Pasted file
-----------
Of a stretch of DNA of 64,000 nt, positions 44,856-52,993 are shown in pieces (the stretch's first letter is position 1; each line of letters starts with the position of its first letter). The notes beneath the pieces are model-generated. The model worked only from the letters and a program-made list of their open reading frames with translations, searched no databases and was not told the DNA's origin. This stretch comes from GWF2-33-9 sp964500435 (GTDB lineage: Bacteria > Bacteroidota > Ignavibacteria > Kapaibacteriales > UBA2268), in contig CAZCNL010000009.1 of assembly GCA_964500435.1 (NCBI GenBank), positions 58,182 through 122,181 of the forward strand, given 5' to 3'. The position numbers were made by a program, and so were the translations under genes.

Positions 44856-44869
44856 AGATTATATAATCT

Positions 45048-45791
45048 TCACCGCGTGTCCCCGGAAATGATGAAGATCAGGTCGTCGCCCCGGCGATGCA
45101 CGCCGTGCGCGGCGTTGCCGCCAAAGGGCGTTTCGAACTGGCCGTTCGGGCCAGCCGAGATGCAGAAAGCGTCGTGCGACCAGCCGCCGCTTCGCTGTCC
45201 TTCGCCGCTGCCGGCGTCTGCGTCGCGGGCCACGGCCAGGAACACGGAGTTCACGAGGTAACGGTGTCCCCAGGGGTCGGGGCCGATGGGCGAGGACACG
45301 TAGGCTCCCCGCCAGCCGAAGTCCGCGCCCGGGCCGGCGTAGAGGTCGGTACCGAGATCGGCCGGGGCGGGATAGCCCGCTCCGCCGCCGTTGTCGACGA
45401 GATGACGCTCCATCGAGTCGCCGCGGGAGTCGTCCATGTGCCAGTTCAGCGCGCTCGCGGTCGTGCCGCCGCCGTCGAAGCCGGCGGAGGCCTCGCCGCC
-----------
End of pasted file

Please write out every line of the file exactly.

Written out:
Of a stretch of DNA of 64,000 nt, positions 44,856-52,993 are shown in pieces (the stretch's first letter is position 1; each line of letters starts with the position of its first letter). The notes beneath the pieces are model-generated. The model worked only from the letters and a program-made list of their open reading frames with translations, searched no databases and was not told the DNA's origin. This stretch comes from GWF2-33-9 sp964500435 (GTDB lineage: Bacteria > Bacteroidota > Ignavibacteria > Kapaibacteriales > UBA2268), in contig CAZCNL010000009.1 of assembly GCA_964500435.1 (NCBI GenBank), positions 58,182 through 122,181 of the forward strand, given 5' to 3'. The position numbers were made by a program, and so were the translations under genes.

Positions 44856-44869
44856 AGATTATATAATCT

Positions 45048-45791
45048 TCACCGCGTGTCCCCGGAAATGATGAAGATCAGGTCGTCGCCCCGGCGATGCA
45101 CGCCGTGCGCGGCGTTGCCGCCAAAGGGCGTTTCGAACTGGCCGTTCGGGCCAGCCGAGATGCAGAAAGCGTCGTGCGACCAGCCGCCGCTTCGCTGTCC
45201 TTCGCCGCTGCCGGCGTCTGCGTCGCGGGCCACGGCCAGGAACACGGAGTTCACGAGGTAACGGTGTCCCCAGGGGTCGGGGCCGATGGGCGAGGACACG
45301 TAGGCTCCCCGCCAGCCGAAGTCCGCGCCCGGGCCGGCGTAGAGGTCGGTACCGAGATCGGCCGGGGCGGGATAGCCCGCTCCGCCGCCGTTGTCGACGA
45401 GATGACGCTCCATCGAGTCGCCGCGGGAGTCGTCCATGTGCCAGTTCAGCGCGCTCGCGGTCGTGCCGCCGCCGTCGAAGCCGGCGGAGGCCTCGCCGCC